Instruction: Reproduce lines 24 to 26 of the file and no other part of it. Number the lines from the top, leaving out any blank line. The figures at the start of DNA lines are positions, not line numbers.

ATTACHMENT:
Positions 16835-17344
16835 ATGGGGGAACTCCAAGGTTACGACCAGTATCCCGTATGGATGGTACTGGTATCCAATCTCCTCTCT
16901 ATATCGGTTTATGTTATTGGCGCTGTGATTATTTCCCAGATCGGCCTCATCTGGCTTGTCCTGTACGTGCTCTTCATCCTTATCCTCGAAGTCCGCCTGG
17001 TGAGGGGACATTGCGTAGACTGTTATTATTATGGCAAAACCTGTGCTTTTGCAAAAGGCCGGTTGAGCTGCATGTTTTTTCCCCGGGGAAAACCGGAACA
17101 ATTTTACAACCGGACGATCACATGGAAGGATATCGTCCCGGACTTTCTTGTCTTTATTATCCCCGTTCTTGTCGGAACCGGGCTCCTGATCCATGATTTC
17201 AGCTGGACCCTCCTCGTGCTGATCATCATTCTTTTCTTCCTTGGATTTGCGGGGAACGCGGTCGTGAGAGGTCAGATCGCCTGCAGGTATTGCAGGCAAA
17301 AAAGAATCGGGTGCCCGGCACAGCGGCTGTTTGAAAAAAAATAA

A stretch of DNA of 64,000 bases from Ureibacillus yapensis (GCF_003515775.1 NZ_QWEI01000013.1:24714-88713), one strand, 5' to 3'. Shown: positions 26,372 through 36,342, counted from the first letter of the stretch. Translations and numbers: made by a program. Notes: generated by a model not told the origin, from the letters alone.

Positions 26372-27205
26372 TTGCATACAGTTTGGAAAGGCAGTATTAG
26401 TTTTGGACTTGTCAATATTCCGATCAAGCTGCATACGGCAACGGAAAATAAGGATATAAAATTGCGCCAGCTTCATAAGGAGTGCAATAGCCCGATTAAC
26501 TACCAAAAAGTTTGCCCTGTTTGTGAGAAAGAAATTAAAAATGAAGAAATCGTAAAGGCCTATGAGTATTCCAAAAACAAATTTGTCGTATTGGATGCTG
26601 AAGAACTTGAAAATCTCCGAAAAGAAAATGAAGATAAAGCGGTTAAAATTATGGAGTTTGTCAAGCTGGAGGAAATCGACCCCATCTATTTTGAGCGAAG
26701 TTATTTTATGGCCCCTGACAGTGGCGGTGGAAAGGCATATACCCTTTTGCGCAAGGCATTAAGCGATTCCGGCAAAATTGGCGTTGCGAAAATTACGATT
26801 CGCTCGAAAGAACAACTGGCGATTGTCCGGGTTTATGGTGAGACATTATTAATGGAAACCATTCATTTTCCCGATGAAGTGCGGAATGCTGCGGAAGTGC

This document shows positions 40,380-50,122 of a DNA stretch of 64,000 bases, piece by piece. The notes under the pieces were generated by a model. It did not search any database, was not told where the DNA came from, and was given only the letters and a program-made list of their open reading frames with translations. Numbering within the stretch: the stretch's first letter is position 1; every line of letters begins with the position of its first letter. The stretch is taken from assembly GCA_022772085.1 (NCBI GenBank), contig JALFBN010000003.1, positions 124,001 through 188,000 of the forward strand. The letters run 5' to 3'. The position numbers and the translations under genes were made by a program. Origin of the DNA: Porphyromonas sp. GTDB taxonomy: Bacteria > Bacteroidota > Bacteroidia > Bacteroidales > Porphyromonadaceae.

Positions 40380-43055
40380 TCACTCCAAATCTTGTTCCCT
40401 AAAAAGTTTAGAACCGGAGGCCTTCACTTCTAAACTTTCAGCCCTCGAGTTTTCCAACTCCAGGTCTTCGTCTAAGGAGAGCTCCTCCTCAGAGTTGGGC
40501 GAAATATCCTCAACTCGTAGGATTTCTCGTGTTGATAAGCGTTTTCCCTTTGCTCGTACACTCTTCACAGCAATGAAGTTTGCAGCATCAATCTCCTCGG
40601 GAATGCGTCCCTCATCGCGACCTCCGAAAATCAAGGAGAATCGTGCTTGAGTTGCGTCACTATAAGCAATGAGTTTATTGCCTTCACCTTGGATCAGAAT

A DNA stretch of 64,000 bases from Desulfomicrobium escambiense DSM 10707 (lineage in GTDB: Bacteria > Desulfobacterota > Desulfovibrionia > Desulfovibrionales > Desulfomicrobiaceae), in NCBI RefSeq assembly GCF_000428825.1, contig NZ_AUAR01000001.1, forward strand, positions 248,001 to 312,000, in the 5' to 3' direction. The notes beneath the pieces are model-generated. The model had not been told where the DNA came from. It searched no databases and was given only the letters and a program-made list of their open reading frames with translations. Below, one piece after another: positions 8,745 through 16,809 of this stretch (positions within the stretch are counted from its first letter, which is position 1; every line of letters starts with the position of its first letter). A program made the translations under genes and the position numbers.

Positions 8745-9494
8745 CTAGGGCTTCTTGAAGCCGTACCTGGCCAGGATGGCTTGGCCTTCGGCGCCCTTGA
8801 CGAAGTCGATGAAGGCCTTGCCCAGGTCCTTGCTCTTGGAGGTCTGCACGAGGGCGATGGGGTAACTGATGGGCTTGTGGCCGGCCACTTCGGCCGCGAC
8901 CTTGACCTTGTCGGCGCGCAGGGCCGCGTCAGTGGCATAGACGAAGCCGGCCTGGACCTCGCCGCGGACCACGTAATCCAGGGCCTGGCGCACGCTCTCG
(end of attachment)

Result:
8745 CTAGGGCTTCTTGAAGCCGTACCTGGCCAGGATGGCTTGGCCTTCGGCGCCCTTGA
8801 CGAAGTCGATGAAGGCCTTGCCCAGGTCCTTGCTCTTGGAGGTCTGCACGAGGGCGATGGGGTAACTGATGGGCTTGTGGCCGGCCACTTCGGCCGCGAC
8901 CTTGACCTTGTCGGCGCGCAGGGCCGCGTCAGTGGCATAGACGAAGCCGGCCTGGACCTCGCCGCGGACCACGTAATCCAGGGCCTGGCGCACGCTCTCG